If you’re having the same issue on any phone, it doesn’t have to be the Nexus 4, try changing this setting in your APN settings. I asked a friend who has a Galaxy S on bob and his was also <Not Set> but he doesn’t have this problem.
I imagine that the issue is simply the fact that the 2G network you use as a Drei customer is not in fact from Drei, but rather T-Mobile. This means that to switch to 3G means actually logging off the T-Mobile network and logging onto the Drei network. Clearly there seems to be some issues here that need to be worked out.
Thankfully, @skoops pointed out to me that Drei will switch its 2G service to Orange in the summer and then in the fall the full merger of Drei and Orange will be complete, meaning no more roaming necessary and this little issue of logging off one network and logging into another will likely disappear. Hopefully. If not, let this be a helpful reminder.
(I already posted this lot in German in that Android-Hilfe.de thread, so this solution is in both languages out there in the wild.)Tweet
If you follow me on Twitter, you’ll know that I just bought a Nexus 4 yesterday and am absolutely over the moon about it. Best cell phone I have ever owned, hands down. Last night when I was configuring it, I was using it primarily via my home wifi network, so I never actually took the time to test the mobile data.
For my mobile data needs, I have a SIM card from Drei (also known as “Three” in Australia and Great Britain). Apparently, Drei only maintains a UMTS/3G network of their own and does not have their own 2G network at all. A bit odd, but they’ve overcome this little hurdle by partnering with T-Mobile to use the Tmob network for all 2G needs and Tmob customers can use Drei’s 3G network (all of this is for Austria only).
Since I like to conserve battery, I only ever turn 3G on when I actually need it, otherwise I leave it shut off when I am out and about. When I went to test out the 2G network, I realized that I didn’t have any data connection at all. Checked my APN settings and everything was fine and that’s when my friend Florian told me that when he uses the bob network on 2G, he has to activate data roaming, otherwise it won’t work at all (he also is a brand new Nexus 4 owner). I tried that on my Nexus 4 with Drei and voila, I had an internet connection.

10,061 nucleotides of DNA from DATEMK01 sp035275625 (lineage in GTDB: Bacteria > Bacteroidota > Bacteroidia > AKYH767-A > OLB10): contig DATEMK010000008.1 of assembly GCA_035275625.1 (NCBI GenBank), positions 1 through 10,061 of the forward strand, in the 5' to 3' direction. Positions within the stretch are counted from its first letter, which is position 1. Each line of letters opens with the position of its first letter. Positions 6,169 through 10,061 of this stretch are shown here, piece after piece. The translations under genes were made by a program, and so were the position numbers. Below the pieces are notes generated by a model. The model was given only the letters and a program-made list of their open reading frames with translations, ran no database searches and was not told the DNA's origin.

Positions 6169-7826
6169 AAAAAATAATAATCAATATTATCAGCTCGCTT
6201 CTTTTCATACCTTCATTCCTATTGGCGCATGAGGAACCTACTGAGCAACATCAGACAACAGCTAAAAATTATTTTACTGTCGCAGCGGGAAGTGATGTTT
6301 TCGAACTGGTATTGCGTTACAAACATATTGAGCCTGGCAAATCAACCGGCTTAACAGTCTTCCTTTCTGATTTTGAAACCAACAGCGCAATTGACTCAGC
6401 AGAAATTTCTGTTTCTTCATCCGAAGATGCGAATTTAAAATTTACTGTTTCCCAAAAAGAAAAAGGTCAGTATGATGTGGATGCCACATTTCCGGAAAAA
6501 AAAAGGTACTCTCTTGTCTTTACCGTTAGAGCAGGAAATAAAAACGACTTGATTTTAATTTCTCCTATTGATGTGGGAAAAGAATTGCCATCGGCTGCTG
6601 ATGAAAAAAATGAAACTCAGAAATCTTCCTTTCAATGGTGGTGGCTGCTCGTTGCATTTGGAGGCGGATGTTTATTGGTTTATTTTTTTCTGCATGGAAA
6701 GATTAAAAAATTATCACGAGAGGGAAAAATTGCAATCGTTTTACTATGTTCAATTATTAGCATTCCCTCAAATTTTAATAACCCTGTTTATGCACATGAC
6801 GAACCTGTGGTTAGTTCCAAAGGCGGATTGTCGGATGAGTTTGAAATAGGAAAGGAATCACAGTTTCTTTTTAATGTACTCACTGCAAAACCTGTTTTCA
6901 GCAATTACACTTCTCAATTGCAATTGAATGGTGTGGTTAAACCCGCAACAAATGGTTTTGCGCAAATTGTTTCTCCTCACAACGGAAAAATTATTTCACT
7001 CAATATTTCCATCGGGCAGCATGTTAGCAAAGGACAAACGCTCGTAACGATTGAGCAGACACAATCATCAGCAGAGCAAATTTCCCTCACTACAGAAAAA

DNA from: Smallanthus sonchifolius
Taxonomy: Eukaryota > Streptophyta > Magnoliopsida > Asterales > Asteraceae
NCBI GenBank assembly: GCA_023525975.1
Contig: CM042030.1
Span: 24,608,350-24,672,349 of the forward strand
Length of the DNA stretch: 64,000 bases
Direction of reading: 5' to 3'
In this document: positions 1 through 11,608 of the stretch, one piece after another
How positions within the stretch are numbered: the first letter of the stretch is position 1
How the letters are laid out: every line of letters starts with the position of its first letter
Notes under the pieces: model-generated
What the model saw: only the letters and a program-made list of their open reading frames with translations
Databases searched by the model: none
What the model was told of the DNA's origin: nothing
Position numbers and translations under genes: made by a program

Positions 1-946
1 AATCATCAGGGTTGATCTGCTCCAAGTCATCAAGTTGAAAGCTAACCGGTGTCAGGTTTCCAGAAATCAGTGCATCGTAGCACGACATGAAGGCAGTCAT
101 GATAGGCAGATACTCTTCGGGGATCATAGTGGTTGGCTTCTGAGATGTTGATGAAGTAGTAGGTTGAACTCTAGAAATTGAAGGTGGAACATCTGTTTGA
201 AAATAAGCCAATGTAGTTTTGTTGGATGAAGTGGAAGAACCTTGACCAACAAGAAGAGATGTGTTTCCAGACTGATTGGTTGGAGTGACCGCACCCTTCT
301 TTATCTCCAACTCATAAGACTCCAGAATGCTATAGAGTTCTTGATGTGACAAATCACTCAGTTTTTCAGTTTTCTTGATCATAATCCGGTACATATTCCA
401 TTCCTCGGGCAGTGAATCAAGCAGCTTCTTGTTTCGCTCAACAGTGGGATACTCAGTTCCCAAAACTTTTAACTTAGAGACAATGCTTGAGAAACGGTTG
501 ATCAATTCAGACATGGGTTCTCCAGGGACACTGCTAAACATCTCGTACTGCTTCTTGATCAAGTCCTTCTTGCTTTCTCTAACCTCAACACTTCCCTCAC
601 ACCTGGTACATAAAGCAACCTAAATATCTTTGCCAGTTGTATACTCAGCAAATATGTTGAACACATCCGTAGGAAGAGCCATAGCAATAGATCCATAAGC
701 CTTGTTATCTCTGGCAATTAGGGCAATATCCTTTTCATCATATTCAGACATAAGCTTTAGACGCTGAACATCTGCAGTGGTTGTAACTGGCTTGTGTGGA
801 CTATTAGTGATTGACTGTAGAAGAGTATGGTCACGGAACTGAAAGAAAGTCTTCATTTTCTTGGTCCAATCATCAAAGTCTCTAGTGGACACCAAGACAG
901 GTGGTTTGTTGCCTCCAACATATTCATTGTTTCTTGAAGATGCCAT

I was a bit worried about incurring extra charges, though, so I called up to Drei and asked them (general customer support and tech support) what the deal was. Apparently for Drei on many phones you MUST activate roaming to use 2G, otherwise it just won’t work at all. Period. Extra charges, though? None at all. The tech support guy actually had a bit of a tone in his voice like I just asked him if he was Jesus. Regardless - turning on roaming on your Nexus 4 to use bob or Drei will not put any extra charges on your bill. Just make sure to turn it off when you cross the border. ;)
EDIT: Here’s an article (in German) that details exactly what I am talking about here but concentrates on bob and also has a solution to avoiding international roaming charges.Tweet
OK, I’m going to go ahead and share my recipe with all of you. Yes, I said it. All of you. No, I am not going to leave out any secret ingredients. You get everything I use to make your taste buds quiver in orgasmic delight. That way you can do the same to your friends. Guys, this is what I was talking about when I mentioned baking earlier.
All right… Here it is:
- 2 eggs
- 200g of brown sugar (you can use white if you have it, too)
- approx. 115g of melted butter (being a few grams off doesn’t make a difference)
- Teaspoon of vanilla extract (a vanilla sugar package is OK, too, but extract is better)
- 30g of cocoa
- 60g of flour
- 1g baking powder
- 2g of salt
Now here’s what you do with all of that:
- Preheat your oven to 175°C and grease and flour a baking form. I use a glass lasagna dish, but use whatever you want that will hold the batter.
- Mix the eggs, butter, sugar and extract together.
- Now add the flour, cocoa, salt and baking powder and mix them.
- Mix until you get a brown, creamy mixture. I’m told that overmixing batter can make the brownies really hard. Don’t do that. We want to make the batter just right to keep the brownies a bit fluffy.
- Pour the batter into the greased and floured baking dish and even it out a bit.
- Bake for about 30 minutes. Check it at 25 minutes with a toothpick. You’ll know they’re ready when only a glossy layer of batter comes off on the toothpick. You can bake them a bit longer, but I find they’re a bit creamy inside when I do this. Not a lot of batter on the toothpick! Just enough to where the toothpick is SLIGHTLY wet. You might need practice but you can honestly overbake them and they still taste fantastic.